How are you to deal with elephant tusks that may have been illegally traded, but form part of an estate?
There's an apocryphal saying that comes to mind when I think about the past few weeks: 'May you live in interesting times'. It is supposedly a curse and I can well understand why. Here are a few of the random, tricky and above all 'interesting' issues we have been dealing with recently - and a few practical pointers that I hope will help anyone in similar situations.
My team manage the financial affairs of a number of vulnerable adults and as part of that, we are very often out and about and visiting these clients. This can involve us being alone in a client's home, and we have recently had cause to consider the safety issues that can result from this.
The Health & Safety Executive has information and guidance on the issues that employers and employees face when dealing with unpredictable client behaviour and situations1 - as a firm, we are now reviewing our policies and procedures. One of the main issues is monitoring, supervision and being aware of where a staff member is, and I am very interested in using a mobile phone app to help with this.
The Suzy Lamplugh Trust have a directory of the apps2 that are available for this cause, and I am going to be testing a couple of them over the next few weeks. If you would like my thoughts on how they work, then please do get in touch.
Not always what one expects to have to deal with in an estate, but I was left rather bemused when I was told a pair were located in the property of the deceased. Do they have a value? Can they be sold? Do they need to be handed over to a proper authority? My research so far suggests that these could only be traded if they are 'worked items' from before 1 June 1947, and that a raw elephant tusk does not qualify as 'worked'.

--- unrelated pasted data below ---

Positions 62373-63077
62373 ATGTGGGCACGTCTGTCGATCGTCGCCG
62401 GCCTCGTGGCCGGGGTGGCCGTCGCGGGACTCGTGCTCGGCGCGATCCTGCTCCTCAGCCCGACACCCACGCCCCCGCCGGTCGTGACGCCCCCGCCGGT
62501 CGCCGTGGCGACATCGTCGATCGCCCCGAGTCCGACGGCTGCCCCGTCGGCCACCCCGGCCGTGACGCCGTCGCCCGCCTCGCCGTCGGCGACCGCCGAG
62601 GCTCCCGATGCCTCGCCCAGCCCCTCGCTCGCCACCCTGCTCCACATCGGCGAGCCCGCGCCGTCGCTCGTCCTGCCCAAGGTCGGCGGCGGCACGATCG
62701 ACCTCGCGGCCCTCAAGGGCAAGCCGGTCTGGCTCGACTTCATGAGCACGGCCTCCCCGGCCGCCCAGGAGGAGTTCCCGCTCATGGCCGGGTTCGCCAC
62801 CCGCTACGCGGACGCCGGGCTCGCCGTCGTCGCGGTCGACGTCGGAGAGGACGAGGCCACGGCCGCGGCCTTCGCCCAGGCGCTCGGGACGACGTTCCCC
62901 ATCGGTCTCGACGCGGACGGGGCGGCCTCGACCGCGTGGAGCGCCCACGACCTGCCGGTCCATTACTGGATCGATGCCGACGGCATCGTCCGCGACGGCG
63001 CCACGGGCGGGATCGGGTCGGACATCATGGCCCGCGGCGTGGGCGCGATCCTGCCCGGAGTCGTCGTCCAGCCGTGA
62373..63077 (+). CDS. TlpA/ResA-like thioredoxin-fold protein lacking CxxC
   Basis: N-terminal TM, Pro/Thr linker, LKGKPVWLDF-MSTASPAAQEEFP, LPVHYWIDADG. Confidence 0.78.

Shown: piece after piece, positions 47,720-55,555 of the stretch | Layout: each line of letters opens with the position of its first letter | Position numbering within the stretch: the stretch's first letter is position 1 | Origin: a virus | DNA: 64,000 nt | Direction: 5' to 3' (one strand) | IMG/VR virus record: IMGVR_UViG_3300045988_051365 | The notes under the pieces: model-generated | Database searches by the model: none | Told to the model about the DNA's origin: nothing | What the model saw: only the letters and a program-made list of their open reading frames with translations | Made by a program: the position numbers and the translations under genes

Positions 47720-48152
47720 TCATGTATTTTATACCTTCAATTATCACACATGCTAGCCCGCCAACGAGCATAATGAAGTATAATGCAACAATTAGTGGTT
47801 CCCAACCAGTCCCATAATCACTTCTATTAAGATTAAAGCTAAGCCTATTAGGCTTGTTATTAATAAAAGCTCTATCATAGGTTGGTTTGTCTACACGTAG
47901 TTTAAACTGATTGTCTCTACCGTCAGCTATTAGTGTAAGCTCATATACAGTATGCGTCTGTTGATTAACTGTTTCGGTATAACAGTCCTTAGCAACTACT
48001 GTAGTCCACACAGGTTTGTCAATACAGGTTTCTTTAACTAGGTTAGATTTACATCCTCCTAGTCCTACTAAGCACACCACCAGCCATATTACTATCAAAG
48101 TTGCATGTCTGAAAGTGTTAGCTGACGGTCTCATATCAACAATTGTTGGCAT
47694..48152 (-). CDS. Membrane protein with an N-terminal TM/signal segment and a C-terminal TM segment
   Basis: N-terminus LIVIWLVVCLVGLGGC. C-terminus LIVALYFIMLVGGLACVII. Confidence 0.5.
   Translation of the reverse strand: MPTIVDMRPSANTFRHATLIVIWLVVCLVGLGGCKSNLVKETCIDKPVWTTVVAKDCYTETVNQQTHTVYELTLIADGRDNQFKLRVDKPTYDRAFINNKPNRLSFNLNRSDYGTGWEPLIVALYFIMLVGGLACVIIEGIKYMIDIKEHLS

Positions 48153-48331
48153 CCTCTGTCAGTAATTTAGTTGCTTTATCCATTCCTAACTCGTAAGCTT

There also appear to be stricter measures in place for African elephant tusks than for Indian elephant tusks. It looks to be something of a minefield, so will be asking the Animal and Plant Health Agency (APHA) Centre for International Trade for advice.3
We are all aware that the Mental Capacity Act 2005 contains a clear statement that a person is not to be treated as unable to make a decision, merely because he makes an unwise decision. Clients often have a chuckle about this when discussing LPAs, and make comments about gambling all their money away.
It is a serious point though when looking after the finances of someone as a deputy. By definition, that person has been found to be incapable of managing their own money to some extent, but they need to be supported in making their own decisions so far as they can, and we shouldn't intervene against their will.
What to do, though, when the unwise decision involves substance abuse that results in the client being hospitalised? Or when the unwise decision involves accessing websites and chat rooms that are potentially gateways to illegal images? It is incredibly difficult not to intervene immediately in a paternalistic manner, restricting access to money or taking away the computer (for example).
The judgement in the case of CC v KK and STCC  EWHC 2136 (COP) includes the following statement, which reiterates that this approach is wrong:
'I remind myself again of the danger of the 'protection imperative' identified by Ryder J in Oldham MBC v GW and PW (supra). These considerations underpin the cardinal rule, enshrined in statute, that a person is not to be treated as unable to make a decision merely because she makes what is perceived as being an unwise one.' n
See the Health and Safety Executive's guidance here: https://bit.ly/1SmH0Ie
The Suzy Lamplugh Trust's app director: https://bit.ly/1YPIzyI
See the government's guidance here: https://bit.ly/1UbSmjq (email@example.com)
Sofia Tayton is a partner and head of care and capacity at Lodders Solicitors
She writes the regular in-practice article on care and capacity for Private Client Adviser